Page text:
From NYTimes.com: "A Mannah of Speaking"
hwgray at GMAIL.COM
Thu Sep 3 18:26:32 UTC 2009
An exercise in dialectological inanity that, as it progresses,
descends to the level of utter nonsense in its clumsy attempts in
eye-phonetics. I'm not sure how many dialects other than
(primarily-Northern) BE use "a mannah _of_ speaking," but, in rural
BE, in Boston, in the UK, etc., it's "a mannah _r-of_ speaking." The
writer goes on to note that the Boston /a/ is "broadly" pronounced.
What does "broadly" mean in that context?
One of the things that has bothered me for dekkids is the exact
description of the sound that replaces the /ai/ of Northern English in
BE and other Southern Englishes. I ran across a claim somewhere that
the sound is merely /ai/ minus the /i/, yielding the sound spelled
"ah" in eye-phonetics. I admit that that this is surely true of some
speakers, both black and white. I've heard perhaps five such speakers
in my entire life. Not that that's supposed to mean anything, since,
clearly, the total number of people that I've heard to speak *any*
variety of English is vanishingly small, compared to the total number
of (native) speakers of the language. But, it's not true of my speech
and not true of that of my family and my friends, not true random
people that I overhear in the pubic way, random blues singers,
blue-grass singers, R&B singers, C&W singers, "Deacon" Andy Griffith,
Dave Chappelle, etc., etc., etc.
If it's not clear to which pronunciation of the "i" sound it is to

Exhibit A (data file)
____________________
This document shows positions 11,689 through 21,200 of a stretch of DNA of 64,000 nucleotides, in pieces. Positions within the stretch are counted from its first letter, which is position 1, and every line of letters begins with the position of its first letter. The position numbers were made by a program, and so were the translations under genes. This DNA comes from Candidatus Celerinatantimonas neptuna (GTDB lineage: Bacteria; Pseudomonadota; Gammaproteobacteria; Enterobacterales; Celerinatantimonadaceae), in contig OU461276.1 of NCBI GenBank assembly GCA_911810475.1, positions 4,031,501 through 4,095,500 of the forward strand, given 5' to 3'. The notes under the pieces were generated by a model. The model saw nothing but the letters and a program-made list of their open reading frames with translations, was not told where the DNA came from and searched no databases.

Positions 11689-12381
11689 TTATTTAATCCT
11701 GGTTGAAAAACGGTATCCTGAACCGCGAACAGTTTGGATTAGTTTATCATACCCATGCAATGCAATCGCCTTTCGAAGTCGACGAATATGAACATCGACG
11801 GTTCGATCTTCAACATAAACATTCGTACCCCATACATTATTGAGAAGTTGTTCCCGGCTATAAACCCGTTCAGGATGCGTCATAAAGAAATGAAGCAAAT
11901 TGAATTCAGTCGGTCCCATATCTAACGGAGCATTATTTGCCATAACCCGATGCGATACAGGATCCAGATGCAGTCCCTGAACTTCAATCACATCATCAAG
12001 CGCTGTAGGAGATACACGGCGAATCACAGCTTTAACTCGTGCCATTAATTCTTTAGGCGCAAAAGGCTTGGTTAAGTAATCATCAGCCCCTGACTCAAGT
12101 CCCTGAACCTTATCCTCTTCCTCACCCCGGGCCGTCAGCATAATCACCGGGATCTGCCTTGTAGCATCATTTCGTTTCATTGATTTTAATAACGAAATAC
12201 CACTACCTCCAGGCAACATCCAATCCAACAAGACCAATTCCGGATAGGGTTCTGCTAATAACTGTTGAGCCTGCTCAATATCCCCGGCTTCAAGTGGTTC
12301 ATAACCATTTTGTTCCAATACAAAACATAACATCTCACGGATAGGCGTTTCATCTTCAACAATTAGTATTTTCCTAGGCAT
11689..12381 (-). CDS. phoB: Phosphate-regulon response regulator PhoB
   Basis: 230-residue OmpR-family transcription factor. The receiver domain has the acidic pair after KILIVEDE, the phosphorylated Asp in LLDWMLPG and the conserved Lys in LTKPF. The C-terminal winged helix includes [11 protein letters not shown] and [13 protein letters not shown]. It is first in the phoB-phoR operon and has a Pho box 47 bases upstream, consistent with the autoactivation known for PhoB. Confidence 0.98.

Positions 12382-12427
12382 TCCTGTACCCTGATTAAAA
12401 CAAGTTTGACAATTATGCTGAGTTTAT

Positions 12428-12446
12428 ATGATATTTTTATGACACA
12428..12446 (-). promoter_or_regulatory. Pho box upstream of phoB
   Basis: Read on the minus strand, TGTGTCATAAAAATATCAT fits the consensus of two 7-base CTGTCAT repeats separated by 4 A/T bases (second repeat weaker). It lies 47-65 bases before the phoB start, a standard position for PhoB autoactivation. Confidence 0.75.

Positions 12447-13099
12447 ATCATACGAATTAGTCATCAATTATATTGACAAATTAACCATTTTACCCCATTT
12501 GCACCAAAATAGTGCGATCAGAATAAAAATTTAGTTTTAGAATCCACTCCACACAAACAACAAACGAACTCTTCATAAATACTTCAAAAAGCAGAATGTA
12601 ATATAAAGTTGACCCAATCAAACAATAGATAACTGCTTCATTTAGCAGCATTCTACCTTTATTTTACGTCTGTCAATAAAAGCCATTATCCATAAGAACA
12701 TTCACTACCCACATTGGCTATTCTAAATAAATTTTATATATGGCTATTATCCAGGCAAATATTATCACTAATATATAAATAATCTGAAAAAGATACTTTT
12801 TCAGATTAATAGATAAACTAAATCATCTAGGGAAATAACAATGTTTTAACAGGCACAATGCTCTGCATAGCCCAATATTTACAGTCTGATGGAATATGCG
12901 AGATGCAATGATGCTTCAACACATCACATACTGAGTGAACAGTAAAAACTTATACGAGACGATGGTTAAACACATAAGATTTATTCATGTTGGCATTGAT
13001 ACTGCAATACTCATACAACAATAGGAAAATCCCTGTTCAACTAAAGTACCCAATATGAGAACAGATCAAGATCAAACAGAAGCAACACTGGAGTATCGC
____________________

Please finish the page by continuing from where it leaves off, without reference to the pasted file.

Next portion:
which I refer, go to YouTube and listen to The Parliaments, who have
now evolve into P-Funk, sing Testify, their original R&B hit from
1967, which begins:
It should be obvious to anyone with ears that they do *not* say "[a]"
and "testif[a]." For those tempted to suggest that the sound is [&] -
I agree entirely that it's some kind of front vowel quite close to [&]
- e.g. "cat" and "kite" are as distinct as they are in standard
English. Not really a knock-down minimal pair, since the vowel of BE
"kite" is at least as long as the diphthong of sE "kite," so that it
could be argued that listeners use that length alone to distinguish
the one word from the other in citation-pronunciation. But work with
me, here, people. Nobody's tenure hangs on this. Nothing beats a try
but a failure, right?
FWIW, I'm surprised that the Prez sounds as black as he does. I had
expected that he would have less "black voice" and would sound more
like, say, General Powell or, well, like your humble correspondent,
when the latter is not getting down with the colored people.
All say, "How hard it is that we have to die!"---a strange complaint
to come from the mouths of people who have had to live.
The American Dialect Society - http://www.americandialect.org
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